The preface is a pearl: a vivid account of childhood in Greece under the fascist turmoil of the late 1960s. It is polished, penetrating and powerful writing which moves the moral consciousness of the reader. There is an urgency underpinning this text requiring that the story he tells must be told now. Three features give the book its solidity and importance: historical breadth and clarity, analytical incisiveness, and – to borrow a phrase from Ghandi – the moral power of its reasoning.
The book fleshes out the narrative of the origins of Europe’s present financial and political crisis, unpacked with a particular eye on Europe’s present crisis. But the basic story line in The Global Minotaur – which also provides the structure here – is a play in three acts.
Act One is set in the years 1944 to 1971. When the present global economy was set up at Bretton Woods, the US was gripped by a New Deal fear of international financial chaos but was not prepared to let its dominance of the post-war globe slip in order to generate a truly self-balancing global economy. This led to the US rejecting Keynes’ plan to construct a genuinely international currency and a genuinely international set of surplus and deficit rebalancing institutions. What the US did instead was a sort of Keynesian-light internationalism that relied on US currency, US controlled international institutions, and the massive US surplus economy to keep all the post-war boats (outside of the Communist sphere) floating.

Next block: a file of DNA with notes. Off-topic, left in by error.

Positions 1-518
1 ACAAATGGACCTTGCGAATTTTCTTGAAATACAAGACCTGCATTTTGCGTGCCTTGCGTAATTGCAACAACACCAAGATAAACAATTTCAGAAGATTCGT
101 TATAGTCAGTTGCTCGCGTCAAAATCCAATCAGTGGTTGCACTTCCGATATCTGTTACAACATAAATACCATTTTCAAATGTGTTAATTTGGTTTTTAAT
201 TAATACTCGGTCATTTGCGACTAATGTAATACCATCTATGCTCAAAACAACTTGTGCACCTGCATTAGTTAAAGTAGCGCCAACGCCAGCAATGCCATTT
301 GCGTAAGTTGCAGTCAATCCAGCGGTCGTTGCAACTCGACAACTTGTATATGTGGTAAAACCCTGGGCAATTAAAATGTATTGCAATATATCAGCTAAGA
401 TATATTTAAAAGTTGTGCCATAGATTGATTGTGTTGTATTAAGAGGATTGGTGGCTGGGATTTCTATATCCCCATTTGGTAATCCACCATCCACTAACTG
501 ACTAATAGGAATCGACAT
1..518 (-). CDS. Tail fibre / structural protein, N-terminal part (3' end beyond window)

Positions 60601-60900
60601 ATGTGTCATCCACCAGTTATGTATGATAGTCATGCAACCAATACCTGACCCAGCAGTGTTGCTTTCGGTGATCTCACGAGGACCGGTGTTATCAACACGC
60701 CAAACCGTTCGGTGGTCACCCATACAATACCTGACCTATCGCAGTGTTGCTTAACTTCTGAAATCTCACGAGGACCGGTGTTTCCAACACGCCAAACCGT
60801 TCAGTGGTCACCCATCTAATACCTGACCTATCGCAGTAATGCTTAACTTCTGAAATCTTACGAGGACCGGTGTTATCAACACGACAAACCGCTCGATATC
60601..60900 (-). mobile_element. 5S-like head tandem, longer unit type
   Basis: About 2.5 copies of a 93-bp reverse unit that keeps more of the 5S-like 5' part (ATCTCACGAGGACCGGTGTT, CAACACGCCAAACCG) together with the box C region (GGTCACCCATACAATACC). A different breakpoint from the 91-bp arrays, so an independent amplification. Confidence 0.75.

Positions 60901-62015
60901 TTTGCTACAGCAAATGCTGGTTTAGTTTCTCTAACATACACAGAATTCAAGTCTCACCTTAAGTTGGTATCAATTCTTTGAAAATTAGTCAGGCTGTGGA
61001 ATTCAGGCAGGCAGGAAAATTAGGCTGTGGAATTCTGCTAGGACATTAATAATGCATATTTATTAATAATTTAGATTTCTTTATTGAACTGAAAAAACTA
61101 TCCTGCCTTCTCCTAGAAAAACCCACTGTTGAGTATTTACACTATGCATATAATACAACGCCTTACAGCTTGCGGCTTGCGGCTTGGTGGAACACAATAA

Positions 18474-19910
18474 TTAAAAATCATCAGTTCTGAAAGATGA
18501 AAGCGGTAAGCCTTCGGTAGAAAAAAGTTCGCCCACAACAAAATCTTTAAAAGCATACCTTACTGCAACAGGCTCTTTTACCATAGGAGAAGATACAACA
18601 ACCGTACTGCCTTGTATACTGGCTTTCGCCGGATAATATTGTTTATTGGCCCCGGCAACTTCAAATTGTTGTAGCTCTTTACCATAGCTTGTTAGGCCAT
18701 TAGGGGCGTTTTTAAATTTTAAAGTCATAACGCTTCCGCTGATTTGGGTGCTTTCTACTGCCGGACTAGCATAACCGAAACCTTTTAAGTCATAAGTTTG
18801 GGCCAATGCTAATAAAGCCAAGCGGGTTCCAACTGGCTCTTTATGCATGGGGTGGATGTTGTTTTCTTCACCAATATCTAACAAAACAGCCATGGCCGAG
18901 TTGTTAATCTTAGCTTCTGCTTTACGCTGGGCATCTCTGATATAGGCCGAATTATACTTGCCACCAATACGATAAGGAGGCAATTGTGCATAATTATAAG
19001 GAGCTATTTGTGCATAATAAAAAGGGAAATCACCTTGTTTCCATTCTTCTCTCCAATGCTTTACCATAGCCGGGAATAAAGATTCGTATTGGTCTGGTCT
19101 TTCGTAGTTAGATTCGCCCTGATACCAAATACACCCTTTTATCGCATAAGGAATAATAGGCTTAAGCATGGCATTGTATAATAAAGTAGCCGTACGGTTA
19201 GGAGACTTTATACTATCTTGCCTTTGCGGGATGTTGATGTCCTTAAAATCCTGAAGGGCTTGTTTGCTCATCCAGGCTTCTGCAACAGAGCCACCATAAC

Finance was tightly under political control during this era. By investing their own surplus into Germany and Japan in particular, the US was able to re-build Europe and Asia and recreate them – politically and economically – in something like its own image. On the whole, things worked exceptionally well for what we now call the post-war boom (1949– 1971). But when the astronomical expense of the Cold War kicked in and the US stopped running a surplus, the Bretton Woods system simply fell over, leaving the globe in a mess.
Act Two is the years 1971 to 2008. Here the US boldly re-configured the global economy so that – by releasing the financialized profit desires of Wall Street from tight regulation – it was able to maintain global dominance as a deficit economy. The Nixon Shock of 1971 produced the stagflation sickness of the 1970s which was then ‘cured’ in the 1980s by the staggering success of financialized and transnationalized corporatism. But the architecture of the post-Nixon area was inherently unstable, inherently disconnected from sustainable human and economic realities, and it all came crashing down in 2008.
Act Three starts in 2008. Here, after Acts one and two have both ended in tears, the global economy is terminally wounded and must either die or face radical reconstructive surgery. Now, despite the various appearances of recovery, it is simply the case that the mechanisms and institutions that used to keep the global economic order in some sort of functional balance have all failed. We have only just started Act Three, but it could end quickly, and violently.